The adjustment operates as an admission by the underwriter of all the facts necessary to make him liable (6); but it is not conclusive.

In cases where the broker has possession of the policy, and the underwriter after the adjustment pays the broker the amount of the loss in money, the underwriter will be discharged. Again, if the underwriter can prove that the insured, either actually assented to, or acquiesced in, the usage which prevails at Lloyd's of striking off the loss, but not otherwise, the underwriter will be freed from all liability under the policy (c).

(a) Russell v. Dunskey, 6 J. B. Moore, 233 ; see “Cases" (1) at end of this g.

() Christian v. Coombe, 2 Esp. 489;

Rogers v. Maylor, 1 Park, 194 ;
Shepherd v. Chewter, 1 Camp. 274 ;
Luckie v. Bushby, 13 C. B. 864.

(c) Scott v. Irving, 1 B. & Ad.

a

If the underwriter has paid the loss, knowing all the Payment by facts of the case, but under a mistake of law, or under

underwriter

under miscompulsion of legal process, he cannot recover the amount take. so paid (d), but if the payment were made under a mistake of fact, he can recover it (e). Therefore, an adjustment will not be binding on the underwriter, if his attention was not, when he signed it, called to certain circumstances, which would discharge him from liability. This will be the rule, even although the underwriter possessed the means of acquainting himself with the history of the voyage, and the manner of the loss (f).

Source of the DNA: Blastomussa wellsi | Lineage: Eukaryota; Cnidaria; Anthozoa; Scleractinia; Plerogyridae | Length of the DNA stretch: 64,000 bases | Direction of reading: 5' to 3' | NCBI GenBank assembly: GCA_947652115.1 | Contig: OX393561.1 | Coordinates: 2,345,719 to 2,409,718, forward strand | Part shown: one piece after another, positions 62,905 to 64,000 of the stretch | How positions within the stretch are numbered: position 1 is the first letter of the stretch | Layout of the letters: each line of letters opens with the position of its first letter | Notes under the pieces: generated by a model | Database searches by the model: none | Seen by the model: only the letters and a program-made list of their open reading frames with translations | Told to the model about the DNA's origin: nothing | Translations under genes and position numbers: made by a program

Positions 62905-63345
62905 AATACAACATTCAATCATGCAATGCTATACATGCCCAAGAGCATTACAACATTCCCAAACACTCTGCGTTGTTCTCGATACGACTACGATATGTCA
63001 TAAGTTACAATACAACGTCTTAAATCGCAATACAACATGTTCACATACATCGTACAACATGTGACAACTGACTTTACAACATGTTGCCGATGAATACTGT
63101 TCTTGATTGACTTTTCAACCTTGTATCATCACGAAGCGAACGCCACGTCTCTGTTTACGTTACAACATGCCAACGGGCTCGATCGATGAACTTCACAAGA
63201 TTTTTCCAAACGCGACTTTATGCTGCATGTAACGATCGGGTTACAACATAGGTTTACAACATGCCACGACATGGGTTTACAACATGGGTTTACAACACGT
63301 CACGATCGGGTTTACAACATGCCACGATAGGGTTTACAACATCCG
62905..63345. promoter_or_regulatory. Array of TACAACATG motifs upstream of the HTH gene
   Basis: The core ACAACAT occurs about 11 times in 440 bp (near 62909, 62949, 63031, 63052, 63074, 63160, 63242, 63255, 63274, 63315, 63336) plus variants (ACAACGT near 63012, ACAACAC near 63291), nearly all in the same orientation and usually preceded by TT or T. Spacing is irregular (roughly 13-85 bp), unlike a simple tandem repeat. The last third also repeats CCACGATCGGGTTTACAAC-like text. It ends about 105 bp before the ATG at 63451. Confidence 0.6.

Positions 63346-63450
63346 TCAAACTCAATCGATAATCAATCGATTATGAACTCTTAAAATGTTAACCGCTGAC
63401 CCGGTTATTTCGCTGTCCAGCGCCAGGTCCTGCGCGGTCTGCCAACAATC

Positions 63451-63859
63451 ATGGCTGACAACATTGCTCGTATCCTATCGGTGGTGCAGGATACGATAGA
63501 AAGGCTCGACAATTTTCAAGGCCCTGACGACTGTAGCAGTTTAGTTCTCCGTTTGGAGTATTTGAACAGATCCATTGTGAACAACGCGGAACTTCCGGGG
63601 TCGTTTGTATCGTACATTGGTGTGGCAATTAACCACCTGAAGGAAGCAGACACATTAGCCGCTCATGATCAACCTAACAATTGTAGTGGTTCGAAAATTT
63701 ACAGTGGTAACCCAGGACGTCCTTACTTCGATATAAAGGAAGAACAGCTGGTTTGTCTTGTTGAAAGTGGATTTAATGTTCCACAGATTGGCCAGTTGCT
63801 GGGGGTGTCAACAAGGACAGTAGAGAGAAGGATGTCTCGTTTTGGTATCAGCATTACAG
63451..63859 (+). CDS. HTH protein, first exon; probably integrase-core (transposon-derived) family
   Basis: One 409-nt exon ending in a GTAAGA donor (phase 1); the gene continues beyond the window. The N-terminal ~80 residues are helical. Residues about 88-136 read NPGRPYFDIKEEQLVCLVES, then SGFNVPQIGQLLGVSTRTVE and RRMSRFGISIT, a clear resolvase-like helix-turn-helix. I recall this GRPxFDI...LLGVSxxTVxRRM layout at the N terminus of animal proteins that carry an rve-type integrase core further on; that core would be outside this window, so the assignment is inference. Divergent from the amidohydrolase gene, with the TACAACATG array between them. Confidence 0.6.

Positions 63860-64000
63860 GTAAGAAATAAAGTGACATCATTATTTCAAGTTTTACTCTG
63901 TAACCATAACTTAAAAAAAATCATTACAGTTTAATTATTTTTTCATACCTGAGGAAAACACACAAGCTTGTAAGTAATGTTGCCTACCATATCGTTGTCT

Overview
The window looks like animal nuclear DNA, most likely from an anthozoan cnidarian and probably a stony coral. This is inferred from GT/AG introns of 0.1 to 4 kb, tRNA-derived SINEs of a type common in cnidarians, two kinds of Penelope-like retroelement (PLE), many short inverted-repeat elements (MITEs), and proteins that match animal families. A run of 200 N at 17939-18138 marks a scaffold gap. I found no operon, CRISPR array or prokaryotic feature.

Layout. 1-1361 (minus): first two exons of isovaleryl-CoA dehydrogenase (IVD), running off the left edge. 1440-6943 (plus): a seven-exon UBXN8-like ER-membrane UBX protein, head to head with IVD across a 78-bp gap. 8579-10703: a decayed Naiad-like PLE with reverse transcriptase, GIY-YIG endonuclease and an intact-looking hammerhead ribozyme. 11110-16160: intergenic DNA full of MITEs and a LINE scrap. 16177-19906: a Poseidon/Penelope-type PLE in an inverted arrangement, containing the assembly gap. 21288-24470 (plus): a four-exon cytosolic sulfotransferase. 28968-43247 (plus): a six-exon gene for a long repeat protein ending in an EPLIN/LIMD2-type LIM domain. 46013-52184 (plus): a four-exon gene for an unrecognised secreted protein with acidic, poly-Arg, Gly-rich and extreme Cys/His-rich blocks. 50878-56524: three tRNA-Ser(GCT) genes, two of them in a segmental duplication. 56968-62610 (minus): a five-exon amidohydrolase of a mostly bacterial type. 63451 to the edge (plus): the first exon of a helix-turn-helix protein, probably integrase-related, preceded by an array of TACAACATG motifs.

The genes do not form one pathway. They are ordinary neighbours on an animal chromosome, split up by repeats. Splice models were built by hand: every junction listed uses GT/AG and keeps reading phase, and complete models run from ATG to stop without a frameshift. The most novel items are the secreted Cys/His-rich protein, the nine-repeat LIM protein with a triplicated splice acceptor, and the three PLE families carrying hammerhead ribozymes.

If the underwriter, after paying a loss, finds out that Foul loss, there was either fraud, misrepresentation, or concealment premium

returnable. in the original contract of insurance, or that he paid under a mistake of fact, he can recover the money from the assured, or even from his broker if the broker has not yet paid over the insurance money to the assured. A payment by an underwriter, under the circumstances referred to, is termed a foul loss.

If the insurance broker pays the insured the full amount of a loss, in ignorance of the fact that one of the underwriters had become insolvent before the date of the loss, the broker cannot recover any part of the amount he so paid from the insured (9).

An agent or broker authorized to effect and subscribe a Broker can marine policy has an implied authority to sign the adjust- sign adjust,

ment. ment of a loss, in the absence (as in the case of Lloyd's agents) of instructions to the contrary ().

If the policy be underwritten by two or more under- Underwriter writers, each of them is, as a general rule, only liable to extent of his

only liable to

subscription. 605; see Cases" (2) at end of (f) Shepherd v. Chewter, 1 Camp. this § ; Andrew v. Robinson, 3 Camp. 274. 199; Bartlett v. Pentland, 10 B. & (9) Edgar v. Bumstead, i Camp. C. 760.

(d) May v. Christie, Holt's N. P. (n) Richardson V. Anderson, 1 67; Marriot v. Hampton, 7 T. R. Camp. 44, n. ; Drake v. Marryat, 269; Bilbie v. Lumley, 2 East, 469. 1 B. & C. 473.

(e) Reyner v. Hall, 4 Taunt. 725.

411.